- In My Bride Is a Mermaid, Nagasumi does this to a shark.
- From Cinnabar Gym onward, Ash's Charizard of Pokémon has won all of its major battles by way of Seismic Toss. Well... there was that one time it won a battle with an improvised move: Flaming Seismic Toss!
- Kaname performs one of these on Sōsuke in Full Metal Panic? Fumoffu during one of her over-the-top tsundere rages at him. One of the characters labels it by name.
- A Hakubi family tradition, it seems; Washu is shown performing one on Dark Washu, and Ryoko's gone for her share, in the Tenchi Muyo! manga episodes.
- In Nichijou, the principal fights a deer in the schoolyard (don't ask) and ultimately subdues it with a suplex (pictured above).
- Rinne no Lagrange has one at the end of the first episode with two mechas.
- Puni Puni Poemi has the titular character perform one on a random civilian at his computer because "playing perverted games in the afternoon is evil. (Those are evening games!)"
- To be expected in Tiger Mask, as it is a series on pro wrestling where it's real. That said, when Tiger Mask pulls it off the first time it surprises everyone, as until then he had only used illegal moves. The suplex then goes on becoming his favourite legal finisher and Signature Move (he has an illegal one too, but you must have really pissed him off to be inflicted it) until he creates the Super Tiger Drop, and later returns as part of the Tiger V, his third original finisher (that ends in a suplex that puts the victim out of the ring).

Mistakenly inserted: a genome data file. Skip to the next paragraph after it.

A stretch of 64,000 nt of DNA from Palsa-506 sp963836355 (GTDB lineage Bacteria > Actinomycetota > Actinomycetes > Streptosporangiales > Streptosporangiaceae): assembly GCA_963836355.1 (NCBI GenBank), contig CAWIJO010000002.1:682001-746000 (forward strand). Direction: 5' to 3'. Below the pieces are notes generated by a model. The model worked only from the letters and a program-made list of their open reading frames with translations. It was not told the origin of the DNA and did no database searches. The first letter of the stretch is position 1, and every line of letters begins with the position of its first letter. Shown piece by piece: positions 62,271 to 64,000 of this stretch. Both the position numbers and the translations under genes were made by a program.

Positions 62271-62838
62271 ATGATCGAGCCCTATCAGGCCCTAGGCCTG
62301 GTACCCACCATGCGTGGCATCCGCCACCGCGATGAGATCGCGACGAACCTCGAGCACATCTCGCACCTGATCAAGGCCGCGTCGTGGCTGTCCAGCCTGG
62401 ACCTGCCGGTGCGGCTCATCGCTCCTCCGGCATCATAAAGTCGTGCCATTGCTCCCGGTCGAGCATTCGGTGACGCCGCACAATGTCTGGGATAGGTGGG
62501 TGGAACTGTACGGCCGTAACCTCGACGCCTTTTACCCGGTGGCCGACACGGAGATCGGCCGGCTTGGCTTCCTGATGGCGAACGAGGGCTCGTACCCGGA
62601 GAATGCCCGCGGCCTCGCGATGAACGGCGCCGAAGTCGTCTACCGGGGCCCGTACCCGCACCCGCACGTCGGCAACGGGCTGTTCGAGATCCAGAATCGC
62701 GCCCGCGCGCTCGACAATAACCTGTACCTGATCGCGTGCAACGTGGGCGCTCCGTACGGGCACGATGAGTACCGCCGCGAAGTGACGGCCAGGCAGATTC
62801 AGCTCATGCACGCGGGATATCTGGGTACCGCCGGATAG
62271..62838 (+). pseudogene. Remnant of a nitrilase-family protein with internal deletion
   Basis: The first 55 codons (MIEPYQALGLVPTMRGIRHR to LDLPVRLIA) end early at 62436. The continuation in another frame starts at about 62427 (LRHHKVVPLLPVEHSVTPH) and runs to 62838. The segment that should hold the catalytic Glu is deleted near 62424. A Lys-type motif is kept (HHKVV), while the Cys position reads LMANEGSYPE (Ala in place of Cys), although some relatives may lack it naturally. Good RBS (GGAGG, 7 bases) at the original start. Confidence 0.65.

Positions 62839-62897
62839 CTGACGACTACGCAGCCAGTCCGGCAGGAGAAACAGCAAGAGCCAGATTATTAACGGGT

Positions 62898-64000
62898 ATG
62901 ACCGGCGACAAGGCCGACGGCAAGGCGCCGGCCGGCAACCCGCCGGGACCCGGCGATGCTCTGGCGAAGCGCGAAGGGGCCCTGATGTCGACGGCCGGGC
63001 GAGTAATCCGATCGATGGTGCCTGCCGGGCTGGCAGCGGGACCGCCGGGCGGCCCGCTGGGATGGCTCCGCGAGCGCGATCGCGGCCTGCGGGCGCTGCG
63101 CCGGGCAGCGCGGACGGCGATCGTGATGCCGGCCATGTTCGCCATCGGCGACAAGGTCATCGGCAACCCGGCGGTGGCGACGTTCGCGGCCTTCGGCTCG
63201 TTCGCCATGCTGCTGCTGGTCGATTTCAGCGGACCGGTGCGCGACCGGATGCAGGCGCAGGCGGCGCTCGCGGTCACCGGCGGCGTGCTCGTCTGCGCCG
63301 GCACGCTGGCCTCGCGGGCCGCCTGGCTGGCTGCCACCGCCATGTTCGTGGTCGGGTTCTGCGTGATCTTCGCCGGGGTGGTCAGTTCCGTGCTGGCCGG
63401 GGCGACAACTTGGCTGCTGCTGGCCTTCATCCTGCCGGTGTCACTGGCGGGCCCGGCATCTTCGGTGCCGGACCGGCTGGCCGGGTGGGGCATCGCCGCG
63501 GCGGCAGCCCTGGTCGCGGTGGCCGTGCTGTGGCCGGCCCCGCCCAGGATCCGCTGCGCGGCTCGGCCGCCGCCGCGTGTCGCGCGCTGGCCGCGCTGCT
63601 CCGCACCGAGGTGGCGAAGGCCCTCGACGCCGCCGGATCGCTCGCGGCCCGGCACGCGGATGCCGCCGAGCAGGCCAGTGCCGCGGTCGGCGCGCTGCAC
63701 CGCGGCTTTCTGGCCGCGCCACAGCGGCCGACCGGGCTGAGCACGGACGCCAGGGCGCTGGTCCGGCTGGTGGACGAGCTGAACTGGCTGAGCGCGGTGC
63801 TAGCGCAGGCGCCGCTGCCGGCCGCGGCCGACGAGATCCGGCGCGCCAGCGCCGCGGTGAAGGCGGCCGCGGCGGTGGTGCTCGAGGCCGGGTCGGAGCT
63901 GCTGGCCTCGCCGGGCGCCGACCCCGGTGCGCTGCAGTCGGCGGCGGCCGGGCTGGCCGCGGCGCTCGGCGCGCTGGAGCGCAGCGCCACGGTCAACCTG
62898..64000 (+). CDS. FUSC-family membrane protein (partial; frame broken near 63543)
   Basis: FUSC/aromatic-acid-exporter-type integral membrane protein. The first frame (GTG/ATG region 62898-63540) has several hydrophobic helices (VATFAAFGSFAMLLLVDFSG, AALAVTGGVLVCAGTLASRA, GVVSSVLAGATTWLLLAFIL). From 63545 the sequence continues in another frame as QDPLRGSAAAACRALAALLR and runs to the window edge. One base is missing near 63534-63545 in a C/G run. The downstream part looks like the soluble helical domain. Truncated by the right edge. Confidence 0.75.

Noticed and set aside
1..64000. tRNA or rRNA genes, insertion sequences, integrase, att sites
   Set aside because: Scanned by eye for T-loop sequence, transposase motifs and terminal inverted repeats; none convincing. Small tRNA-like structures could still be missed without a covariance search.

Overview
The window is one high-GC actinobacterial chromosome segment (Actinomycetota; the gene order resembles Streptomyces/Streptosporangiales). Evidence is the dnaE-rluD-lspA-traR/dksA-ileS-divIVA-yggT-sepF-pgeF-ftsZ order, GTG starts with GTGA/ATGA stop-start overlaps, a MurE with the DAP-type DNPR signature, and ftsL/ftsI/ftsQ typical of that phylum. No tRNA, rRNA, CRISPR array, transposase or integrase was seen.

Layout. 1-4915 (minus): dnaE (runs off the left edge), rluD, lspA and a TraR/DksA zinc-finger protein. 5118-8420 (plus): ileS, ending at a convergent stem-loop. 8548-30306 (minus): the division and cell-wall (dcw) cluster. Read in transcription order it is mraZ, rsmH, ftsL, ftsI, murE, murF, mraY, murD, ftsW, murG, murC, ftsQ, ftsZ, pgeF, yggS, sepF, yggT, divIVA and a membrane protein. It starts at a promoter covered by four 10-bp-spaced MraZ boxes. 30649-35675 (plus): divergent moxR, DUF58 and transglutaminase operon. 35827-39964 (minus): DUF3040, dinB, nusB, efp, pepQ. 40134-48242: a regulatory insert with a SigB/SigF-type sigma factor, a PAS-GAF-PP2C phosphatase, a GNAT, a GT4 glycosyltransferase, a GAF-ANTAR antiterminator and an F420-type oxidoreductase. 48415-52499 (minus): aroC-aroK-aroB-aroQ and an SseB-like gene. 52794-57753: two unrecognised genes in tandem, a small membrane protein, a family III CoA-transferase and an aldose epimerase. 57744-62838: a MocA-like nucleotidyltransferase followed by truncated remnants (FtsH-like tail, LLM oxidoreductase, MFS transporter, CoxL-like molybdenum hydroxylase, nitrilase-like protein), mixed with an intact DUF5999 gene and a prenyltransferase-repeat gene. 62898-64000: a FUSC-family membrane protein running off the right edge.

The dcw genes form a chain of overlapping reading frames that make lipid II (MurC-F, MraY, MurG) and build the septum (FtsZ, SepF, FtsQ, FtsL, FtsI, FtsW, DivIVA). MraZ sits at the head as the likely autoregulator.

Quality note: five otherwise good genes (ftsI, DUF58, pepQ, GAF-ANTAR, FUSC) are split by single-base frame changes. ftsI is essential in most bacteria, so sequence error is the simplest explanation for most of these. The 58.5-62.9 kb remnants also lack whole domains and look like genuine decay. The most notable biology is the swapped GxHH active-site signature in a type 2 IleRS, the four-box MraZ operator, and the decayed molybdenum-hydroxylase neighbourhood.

- Used extensively in Kinnikuman Nisei (Ultimate Muscle), and the work it spun off of, Kinnikuman, both wrestling series as well. Early in the series, the newest batch of wrestlers have to practice their suplexes with a ball of spikes as "motivation" for proper arching of the back.
- Doing It Right This Time has an Evangelion piloted by Rei of all people do this to the Angel Sachiel, after beating the ever-loving crap out of it.